I think it's a stupid idea not to step into that, and ask the people you know who you've worked with, to help you start a business. That's exactly what I did. We basically got venture capital money, without having to give away any of the company. My partner and I might have to put another $5,000 or $10,000 into the company to get us through, but I believe this will carry us through. I've been told by other manufacturers, that they're watching very closely at what we're doing, and are going to step in and support us in this effort. Frankly, I think we'll all be winners if we can reach a market which they haven't been able to reach.
You've also got a deal with TrueCar, correct?
Tara Weingarten: That's a really cool thing. We wanted no haggle shopping on our site. It's a cliche of women getting ripped off by going to a dealership, and even for men, it's a miserable experience. You're taking a really happy moment, which is buying this great new thing, the second most expensive thing you buy in life, and you ruin it, by trying to trick you when you walk into the dealership. We decided there is no need for that. There are services out there, that provide a no-haggle service, where you set the price online, the dealership agrees to it, you step into a dealership near your house, know the exact price, get an appointment, your paperwork is done, and half an hour and you're out of there. You sign your papers, and leave with your car, and never see a salesperson.
We did a bunch of research into services like TrueCar, and how they presented things, played with those services, and so on. It was interesting, as we got into a conversation with them -- again, with no metrics -- their initial reaction was that, come back when you have something to show, that they are not doing business with startups. They had been approached by many other guys trying to set things up, although they hadn't been approached by a woman. There seem to be a lot of automotive writers who have lost their jobs through downsizing, and are setting up automotive websites. However, when we sent TrueCar our early pages and mockup of the site, and showed them what our plans were, as well as our sponsors, like Toyota, Ferrari, and Lamborghini, they took a leap of faith. They said--this is something unique, let's do it. Hopefully, this will really take off, and TrueCar will see lots of women buying cars online, so they do not get ripped off.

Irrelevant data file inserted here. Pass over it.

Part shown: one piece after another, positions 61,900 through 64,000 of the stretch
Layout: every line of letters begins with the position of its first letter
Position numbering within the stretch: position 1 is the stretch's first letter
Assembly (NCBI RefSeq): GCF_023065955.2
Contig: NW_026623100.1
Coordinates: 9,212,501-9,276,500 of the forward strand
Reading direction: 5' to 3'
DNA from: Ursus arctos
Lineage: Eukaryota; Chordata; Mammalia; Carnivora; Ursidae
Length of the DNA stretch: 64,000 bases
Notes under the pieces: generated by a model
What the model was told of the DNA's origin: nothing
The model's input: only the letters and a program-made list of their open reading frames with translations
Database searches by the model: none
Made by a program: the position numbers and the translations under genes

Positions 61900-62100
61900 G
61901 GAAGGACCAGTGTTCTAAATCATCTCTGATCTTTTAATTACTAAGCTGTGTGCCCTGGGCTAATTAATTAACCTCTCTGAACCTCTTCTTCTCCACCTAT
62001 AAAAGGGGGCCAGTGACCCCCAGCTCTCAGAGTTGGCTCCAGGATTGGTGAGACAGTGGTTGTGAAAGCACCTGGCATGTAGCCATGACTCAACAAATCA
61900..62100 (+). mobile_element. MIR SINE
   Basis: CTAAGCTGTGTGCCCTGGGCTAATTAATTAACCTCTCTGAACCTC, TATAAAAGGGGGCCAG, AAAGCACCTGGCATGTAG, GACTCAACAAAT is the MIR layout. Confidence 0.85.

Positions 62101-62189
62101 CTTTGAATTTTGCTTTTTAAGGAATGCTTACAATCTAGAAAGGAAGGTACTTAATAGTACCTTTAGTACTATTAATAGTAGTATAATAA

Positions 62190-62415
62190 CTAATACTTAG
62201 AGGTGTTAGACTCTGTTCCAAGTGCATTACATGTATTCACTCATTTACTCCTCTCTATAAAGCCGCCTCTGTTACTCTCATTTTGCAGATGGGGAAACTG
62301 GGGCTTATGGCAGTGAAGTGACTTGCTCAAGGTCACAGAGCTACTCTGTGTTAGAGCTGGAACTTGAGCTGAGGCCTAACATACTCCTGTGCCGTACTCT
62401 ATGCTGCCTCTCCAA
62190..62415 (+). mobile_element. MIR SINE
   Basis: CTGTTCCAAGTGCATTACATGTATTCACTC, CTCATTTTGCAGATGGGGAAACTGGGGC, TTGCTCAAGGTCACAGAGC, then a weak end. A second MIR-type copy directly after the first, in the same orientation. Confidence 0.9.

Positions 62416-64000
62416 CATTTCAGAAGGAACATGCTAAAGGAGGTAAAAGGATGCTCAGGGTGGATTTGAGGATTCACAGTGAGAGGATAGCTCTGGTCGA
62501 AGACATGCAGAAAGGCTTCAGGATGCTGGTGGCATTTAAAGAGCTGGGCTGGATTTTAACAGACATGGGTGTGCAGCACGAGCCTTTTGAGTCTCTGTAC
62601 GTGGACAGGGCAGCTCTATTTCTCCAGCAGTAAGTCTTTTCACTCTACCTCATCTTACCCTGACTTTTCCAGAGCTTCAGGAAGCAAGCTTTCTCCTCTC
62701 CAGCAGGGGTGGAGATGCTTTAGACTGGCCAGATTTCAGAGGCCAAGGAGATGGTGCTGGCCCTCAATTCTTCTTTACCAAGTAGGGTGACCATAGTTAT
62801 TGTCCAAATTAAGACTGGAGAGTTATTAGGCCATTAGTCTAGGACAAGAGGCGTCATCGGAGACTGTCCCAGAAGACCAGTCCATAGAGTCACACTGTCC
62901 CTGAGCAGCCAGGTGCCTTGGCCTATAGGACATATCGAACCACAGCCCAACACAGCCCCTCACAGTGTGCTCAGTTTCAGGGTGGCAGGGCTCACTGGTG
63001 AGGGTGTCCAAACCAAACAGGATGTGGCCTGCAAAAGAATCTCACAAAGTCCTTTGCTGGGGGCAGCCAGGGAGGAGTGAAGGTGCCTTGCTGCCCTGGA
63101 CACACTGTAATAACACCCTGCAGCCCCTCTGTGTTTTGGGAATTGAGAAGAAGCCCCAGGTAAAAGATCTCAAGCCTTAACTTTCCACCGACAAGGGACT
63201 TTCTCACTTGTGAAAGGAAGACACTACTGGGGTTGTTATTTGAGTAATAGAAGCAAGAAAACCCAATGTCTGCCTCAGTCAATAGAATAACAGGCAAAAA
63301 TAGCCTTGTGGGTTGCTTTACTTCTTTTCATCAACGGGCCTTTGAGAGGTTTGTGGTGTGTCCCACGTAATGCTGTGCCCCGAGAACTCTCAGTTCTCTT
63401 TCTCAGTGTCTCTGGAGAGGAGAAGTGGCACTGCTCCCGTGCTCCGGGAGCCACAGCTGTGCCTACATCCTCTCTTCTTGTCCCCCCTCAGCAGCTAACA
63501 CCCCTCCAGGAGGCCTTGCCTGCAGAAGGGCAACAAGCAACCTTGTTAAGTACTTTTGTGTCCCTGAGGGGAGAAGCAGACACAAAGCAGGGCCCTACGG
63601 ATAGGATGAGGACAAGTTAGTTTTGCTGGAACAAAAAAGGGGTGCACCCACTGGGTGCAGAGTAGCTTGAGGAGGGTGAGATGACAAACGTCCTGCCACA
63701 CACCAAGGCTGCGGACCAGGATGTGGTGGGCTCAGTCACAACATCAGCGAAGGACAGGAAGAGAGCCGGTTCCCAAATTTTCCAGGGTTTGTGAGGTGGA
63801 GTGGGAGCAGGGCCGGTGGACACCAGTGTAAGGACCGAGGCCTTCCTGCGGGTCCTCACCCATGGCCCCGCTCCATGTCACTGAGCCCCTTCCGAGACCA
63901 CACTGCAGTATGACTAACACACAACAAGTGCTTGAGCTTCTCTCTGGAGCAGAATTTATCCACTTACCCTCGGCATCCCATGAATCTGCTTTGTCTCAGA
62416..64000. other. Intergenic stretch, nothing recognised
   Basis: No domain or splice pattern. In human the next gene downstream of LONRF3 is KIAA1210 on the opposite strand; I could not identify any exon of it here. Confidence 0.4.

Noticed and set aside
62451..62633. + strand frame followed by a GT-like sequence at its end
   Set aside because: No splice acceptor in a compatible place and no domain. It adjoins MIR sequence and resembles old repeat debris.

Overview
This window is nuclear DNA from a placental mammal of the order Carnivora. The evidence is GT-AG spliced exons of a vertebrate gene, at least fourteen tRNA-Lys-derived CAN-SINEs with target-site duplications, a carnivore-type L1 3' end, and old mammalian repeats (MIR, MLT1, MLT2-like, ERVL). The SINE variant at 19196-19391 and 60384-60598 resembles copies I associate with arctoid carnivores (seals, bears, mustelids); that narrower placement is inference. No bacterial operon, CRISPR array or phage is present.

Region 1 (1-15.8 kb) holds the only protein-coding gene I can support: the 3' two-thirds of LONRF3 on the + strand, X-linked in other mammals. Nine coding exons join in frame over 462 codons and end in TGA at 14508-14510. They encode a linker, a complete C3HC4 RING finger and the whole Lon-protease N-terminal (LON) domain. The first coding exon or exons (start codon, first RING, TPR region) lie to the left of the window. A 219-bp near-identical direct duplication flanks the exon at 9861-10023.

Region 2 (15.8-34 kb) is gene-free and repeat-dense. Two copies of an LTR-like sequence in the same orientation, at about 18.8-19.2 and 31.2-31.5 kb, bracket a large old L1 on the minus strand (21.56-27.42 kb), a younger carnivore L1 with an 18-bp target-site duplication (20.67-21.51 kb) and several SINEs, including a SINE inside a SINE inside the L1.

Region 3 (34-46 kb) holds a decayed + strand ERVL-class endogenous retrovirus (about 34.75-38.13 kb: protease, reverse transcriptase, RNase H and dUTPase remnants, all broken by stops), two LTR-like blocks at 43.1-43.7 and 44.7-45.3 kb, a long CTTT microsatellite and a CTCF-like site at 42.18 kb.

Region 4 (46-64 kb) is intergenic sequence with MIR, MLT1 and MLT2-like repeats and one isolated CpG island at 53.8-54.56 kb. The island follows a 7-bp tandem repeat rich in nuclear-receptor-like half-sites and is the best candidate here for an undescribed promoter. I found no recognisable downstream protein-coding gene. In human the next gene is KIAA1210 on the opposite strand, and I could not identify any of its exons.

What is your end goal for the site?
Tara Weingarten: I really hope this becomes the de-facto auto website for women. I'm hoping that women shopping for cars will think of VroomGirls, and enjoy going here. We are giving really honest reviews, we don't love every car, and we're not in bed with any manufacturers. We have sponsors, but we have separation of church and state. We have a separate department running business and advertising, and I'm just in charge of editorial. I'm not meeting with ad sales people, just running the editorial department. My hope is that the women in this country will come and check us out, see that we are providing honest reviews, as well as lots of tips for safe driving.
On today's home page, we have a brand new story on creating the ultimate just-in-case car kit, which is basically a backpack of stuff you should always have in your car, no matter what. We also have an article on how to winterize your wheels, if you're living in a cold weather climate, tips on driving in the rain and getting out of a skid, how to be more fuel efficient. Beyond those reviews and features, we're not going to be doing things like how to change or tire or change your oil--because most women do not want to do that. There is no "put on your grease monkey suit." We also don't yet have used car information, which is an area we plan to expand into in the next couple of years. We're really concentrating on taking one step at a time, to do the best we can. My hope is that this will be a real honest resource for women, and we want their feedback. We've included comments sections after all of our reviews and features, so everyone can say what they think.
Thanks, and good luck!